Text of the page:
The interest in Eastern traditions, first in Europe and later in America, was symptomatic of a great vacuum that was thus created in man's heart and mind, while expanding technology and industrial progress gradually narrowed the perspective of life into a more focused and one-dimensional direction - productivity.
Modern man thus entered through this narrow gate and found a vast world of seemingly limitless possibilities; limitless, at the expense of what had to be abandoned and forgotten outside before entering that narrow gateway. Entering into the electronic games world of virtual reality, the virtual soon become indistinguishable from the real, and the player and the game blended interactively and became interchangeable. But there was a real world outside, and there was even a larger world long before we were herded through narrower and narrower gates into an enchanting technological realm of smoke and mirrors, where the commercially fabricated versions of success, happiness, and a meaningful life prevailed.

For those, however, who wanted to regain access to the abandoned treasuries of the past, much had to be given up or sacrificed now. The instinctive craving is there in all of us. For most, however, modern life leaves indeed little time or opportunity to worry and wonder about such aesthetics or intangible values; they die never having consciously missed anything.

We see these days an increasing number of better educated adults, particularly among the more affluent middle-class in Western societies, who do find leisure time and have the intellectual inquisitiveness and the disposition to care about their diet and exercise, as well as their philosophical or spiritual nourishment. Far too many, perhaps the majority, simply follow the relatively recent alternative trends in spirituality to broaden their intellectual vistas, a highly fashionable addition to the treasury of one's intellectual possessions, it seems.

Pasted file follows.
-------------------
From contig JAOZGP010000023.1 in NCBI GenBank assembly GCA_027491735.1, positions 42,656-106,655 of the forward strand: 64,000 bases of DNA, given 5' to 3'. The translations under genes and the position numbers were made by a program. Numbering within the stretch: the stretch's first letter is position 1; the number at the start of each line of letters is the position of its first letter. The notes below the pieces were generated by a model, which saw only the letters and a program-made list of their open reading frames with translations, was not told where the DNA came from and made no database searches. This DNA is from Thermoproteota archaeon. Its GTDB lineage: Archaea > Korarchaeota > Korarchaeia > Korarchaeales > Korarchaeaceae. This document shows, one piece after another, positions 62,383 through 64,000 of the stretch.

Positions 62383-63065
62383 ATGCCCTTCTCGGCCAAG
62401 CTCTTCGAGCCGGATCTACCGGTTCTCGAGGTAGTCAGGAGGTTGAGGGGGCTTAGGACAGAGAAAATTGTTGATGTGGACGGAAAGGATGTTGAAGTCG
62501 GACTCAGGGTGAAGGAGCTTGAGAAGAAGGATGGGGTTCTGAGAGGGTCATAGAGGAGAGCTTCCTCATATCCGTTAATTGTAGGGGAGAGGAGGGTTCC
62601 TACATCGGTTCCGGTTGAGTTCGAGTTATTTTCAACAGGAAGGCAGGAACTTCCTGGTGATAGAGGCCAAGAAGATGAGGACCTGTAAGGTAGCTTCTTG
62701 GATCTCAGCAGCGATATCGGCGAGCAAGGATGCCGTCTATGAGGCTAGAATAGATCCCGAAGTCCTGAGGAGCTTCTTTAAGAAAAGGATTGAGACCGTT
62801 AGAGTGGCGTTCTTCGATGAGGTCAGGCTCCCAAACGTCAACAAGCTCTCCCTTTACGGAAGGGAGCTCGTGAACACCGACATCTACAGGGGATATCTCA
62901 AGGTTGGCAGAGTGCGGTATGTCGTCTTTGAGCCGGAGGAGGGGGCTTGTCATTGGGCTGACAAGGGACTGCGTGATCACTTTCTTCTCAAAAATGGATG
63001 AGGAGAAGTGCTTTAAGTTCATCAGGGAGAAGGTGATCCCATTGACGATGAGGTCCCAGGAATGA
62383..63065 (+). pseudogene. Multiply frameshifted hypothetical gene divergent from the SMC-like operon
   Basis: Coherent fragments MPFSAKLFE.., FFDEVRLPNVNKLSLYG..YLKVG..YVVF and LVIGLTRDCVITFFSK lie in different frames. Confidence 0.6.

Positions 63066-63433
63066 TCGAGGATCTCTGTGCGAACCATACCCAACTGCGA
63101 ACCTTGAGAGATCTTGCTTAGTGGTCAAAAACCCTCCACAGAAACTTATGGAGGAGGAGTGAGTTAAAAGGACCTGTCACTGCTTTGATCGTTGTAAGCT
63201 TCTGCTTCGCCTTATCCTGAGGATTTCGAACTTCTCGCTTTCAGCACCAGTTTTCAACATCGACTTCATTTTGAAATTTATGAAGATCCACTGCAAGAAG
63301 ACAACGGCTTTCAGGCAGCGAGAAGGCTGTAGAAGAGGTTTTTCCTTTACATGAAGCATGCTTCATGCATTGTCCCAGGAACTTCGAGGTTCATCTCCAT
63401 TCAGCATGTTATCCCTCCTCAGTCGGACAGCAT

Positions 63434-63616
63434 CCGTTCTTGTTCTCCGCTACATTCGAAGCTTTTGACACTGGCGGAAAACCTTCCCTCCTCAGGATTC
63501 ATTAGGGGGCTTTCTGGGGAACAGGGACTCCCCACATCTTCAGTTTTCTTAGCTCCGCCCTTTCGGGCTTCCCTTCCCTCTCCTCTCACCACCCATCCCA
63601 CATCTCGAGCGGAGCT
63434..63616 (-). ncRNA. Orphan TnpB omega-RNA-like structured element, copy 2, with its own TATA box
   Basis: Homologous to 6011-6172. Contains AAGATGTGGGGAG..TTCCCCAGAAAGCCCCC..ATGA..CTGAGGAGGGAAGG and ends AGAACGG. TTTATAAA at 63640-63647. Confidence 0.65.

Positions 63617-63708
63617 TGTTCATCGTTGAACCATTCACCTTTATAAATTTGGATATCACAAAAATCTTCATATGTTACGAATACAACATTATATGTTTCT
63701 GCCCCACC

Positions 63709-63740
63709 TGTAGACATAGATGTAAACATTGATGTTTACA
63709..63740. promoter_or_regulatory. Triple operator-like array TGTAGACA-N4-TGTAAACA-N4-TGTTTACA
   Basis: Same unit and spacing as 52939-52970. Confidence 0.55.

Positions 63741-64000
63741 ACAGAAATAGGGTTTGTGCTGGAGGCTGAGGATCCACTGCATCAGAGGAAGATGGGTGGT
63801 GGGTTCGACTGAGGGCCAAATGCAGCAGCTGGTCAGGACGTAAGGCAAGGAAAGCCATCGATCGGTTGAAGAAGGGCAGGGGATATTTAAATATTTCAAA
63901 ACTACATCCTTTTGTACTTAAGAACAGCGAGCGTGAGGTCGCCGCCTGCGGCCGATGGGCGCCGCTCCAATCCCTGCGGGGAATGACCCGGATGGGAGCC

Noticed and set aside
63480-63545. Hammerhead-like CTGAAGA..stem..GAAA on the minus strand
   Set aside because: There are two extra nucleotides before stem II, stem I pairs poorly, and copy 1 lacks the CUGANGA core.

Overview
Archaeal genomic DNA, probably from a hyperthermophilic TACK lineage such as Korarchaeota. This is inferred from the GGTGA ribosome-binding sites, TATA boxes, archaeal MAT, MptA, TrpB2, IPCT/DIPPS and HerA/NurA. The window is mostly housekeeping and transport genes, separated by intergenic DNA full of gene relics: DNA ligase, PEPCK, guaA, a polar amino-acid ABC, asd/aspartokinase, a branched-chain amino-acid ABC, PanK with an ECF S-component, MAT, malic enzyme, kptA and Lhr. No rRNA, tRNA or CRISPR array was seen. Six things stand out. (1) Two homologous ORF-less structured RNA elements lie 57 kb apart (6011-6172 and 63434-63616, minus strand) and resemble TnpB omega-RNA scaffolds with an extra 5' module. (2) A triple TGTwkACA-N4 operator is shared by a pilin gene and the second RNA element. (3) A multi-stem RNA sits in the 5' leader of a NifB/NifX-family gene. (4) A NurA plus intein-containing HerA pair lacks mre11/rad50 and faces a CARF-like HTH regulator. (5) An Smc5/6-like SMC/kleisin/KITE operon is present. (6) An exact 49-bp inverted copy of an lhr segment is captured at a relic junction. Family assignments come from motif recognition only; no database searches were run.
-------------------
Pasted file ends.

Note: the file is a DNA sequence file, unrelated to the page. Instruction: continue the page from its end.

For the few who are more serious in their pursuit of meaning and purpose in life, and are not satisfied with the pablum of sermons at the pulpit or the profound-sounding yet hollow teachings of the carpetbaggers of soul, the search is arduous and often disappointing. The dedicated, serious seeker starts out with the presupposition that there's got to be some true meaning and purpose in life, and the effort is aimed at finding this meaning and purpose. Neither the supposed revealed words of gods of various religions, nor the teachings of the scientists, sages or the mystics, are convincing enough for the honest seekers to satisfy their inner quest in search of answers to life's greatest puzzles: Where did I come from, where am I going, why do we die, and what is the meaning of this existence?

They are looking for the headwaters of wisdom where they believe the answers to their questions could be found. Many travelers along this path succumb to fatigue and reach the end of their patience and endurance. Not able to struggle on to reach the fountainhead, they satisfy their thirst by drinking from the muddy stream on the roadside and return.

The few who are persistent enough to reach their destination bend over to quench their burning thirst from that cool, glistening spring, where they see their own reflection looking back at them. They then might hear their own voice, as though coming from above, asking them: "Now what?!"

They might then look around and see the deer, the ant and the eagle carrying on as they have for millions of years with no concern about any meaning or pre-drafted purpose in their lives. These creatures are indeed fortunate that they have not been afflicted with the sapient species' kind of self-awareness and overindulgent inquisitiveness that make illusions of specialness a necessary supplement to their runaway intellect.